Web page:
In order to look at the effect of state reopenings systematically, we perform an event study analysis. We define the week before a state reopening as week 0, the first week of reopening as week 1, the week before week 0 as week -1, and so on. Then we plot the differences in the mobility measure relative to week 0 for each state, controlling for time-invariant characteristics of states and any time-specific common events or policy changes.
If, as in the first hypothesis, state reopenings led to a decline in social distancing, then we would expect that the differences before reopening—in week -1, -2 and so on—would all be close to zero. The time path of social distancing would not be different on average for the states about to reopen from states not yet about to reopen. However, if the second hypothesis is true, and states that lifted their stay-at-home orders had mobility rising faster than the national trend, we would expect the differences before reopening to be significantly different from zero, and following a rising trend. In that case, any differences observed after reopening—in weeks 1, 2 and so on—could be the results of reopening or could just be the continuation of the rising mobility trend in states about to reopen. On the other hand, if the differences before reopening are flat at zero, then the differences (if any) after reopening likely reflect the causal effect of reopening on social distancing. The strength of the identification of this causal effect depends on the essentially random assignment of the exact date of the reopening orders across the states with respect to social distancing dynamics prior to reopening.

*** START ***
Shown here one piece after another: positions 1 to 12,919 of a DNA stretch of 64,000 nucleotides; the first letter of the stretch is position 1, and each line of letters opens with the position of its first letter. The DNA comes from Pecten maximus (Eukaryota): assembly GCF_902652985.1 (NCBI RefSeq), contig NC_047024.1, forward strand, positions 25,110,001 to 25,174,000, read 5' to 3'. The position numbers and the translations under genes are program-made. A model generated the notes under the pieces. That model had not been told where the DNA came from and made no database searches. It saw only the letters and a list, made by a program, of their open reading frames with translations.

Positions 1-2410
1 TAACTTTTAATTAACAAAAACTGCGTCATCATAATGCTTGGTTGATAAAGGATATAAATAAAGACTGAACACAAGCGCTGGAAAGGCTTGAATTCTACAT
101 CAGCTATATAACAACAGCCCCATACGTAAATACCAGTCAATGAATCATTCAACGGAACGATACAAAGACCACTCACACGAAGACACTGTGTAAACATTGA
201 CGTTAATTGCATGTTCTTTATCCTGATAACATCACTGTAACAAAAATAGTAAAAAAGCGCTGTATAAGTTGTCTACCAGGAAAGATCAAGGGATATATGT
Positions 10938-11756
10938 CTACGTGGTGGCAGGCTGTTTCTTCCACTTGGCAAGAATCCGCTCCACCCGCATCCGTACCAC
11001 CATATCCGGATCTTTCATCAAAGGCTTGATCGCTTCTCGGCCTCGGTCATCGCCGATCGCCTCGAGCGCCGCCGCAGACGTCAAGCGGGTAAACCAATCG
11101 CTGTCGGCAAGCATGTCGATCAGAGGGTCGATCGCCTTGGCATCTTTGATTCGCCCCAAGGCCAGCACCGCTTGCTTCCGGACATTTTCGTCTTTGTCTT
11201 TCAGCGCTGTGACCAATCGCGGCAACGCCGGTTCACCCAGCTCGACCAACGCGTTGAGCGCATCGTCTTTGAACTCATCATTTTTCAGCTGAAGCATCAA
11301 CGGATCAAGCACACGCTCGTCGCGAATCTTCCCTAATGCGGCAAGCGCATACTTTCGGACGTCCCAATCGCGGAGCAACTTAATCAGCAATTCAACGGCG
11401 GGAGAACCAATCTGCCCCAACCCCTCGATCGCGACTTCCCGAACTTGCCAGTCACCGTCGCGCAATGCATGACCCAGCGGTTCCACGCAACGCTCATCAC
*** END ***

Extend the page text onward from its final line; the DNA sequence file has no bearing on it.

The chart above presents our results. Bars around each dot represent the margin of error for each difference plotted. We immediately see that our first hypothesis is right—the differences in social distancing between states about to reopen and other states are flat at zero before the actual reopenings take place. We also see that there are statistically and economically significant increases in mobility (and decreases in social distancing) after reopenings—our estimates suggest that by the 5th week after the event, reopening on average increased mobility by 20 percentage points of the pre-COVID-19 level, or from 50 percent to 65 percent of that level for a typical state.
These estimates alone do not allow us to say whether this decline in social distancing has led or will lead to a rebound in COVID-19 cases, and given the lags between infection and detection of cases, it still may be too early to say. However, what we have learned is that reopenings had a large effect on mobility. The coming weeks will inform us on the downstream effects of declining social distancing in the wake of state reopenings.
Rajashri Chakrabarti is a senior economist in the Federal Reserve Bank of New York’s Research and Statistics Group.
Maxim Pinkovskiy is a senior economist in the Bank’s Research and Statistics Group.
How to cite this post:
Rajashri Chakrabarti and Maxim Pinkovskiy, “Did State Reopenings Increase Social Interactions?,” Federal Reserve Bank of New York Liberty Street Economics, June 17, 2020, https://libertystreeteconomics.newyorkfed.org/2020/06/did-state-reopenings-increase-social-interactions.html.
The views expressed in this post are those of the authors and do not necessarily reflect the position of the Federal Reserve Bank of New York or the Federal Reserve System. Any errors or omissions are the responsibility of the authors.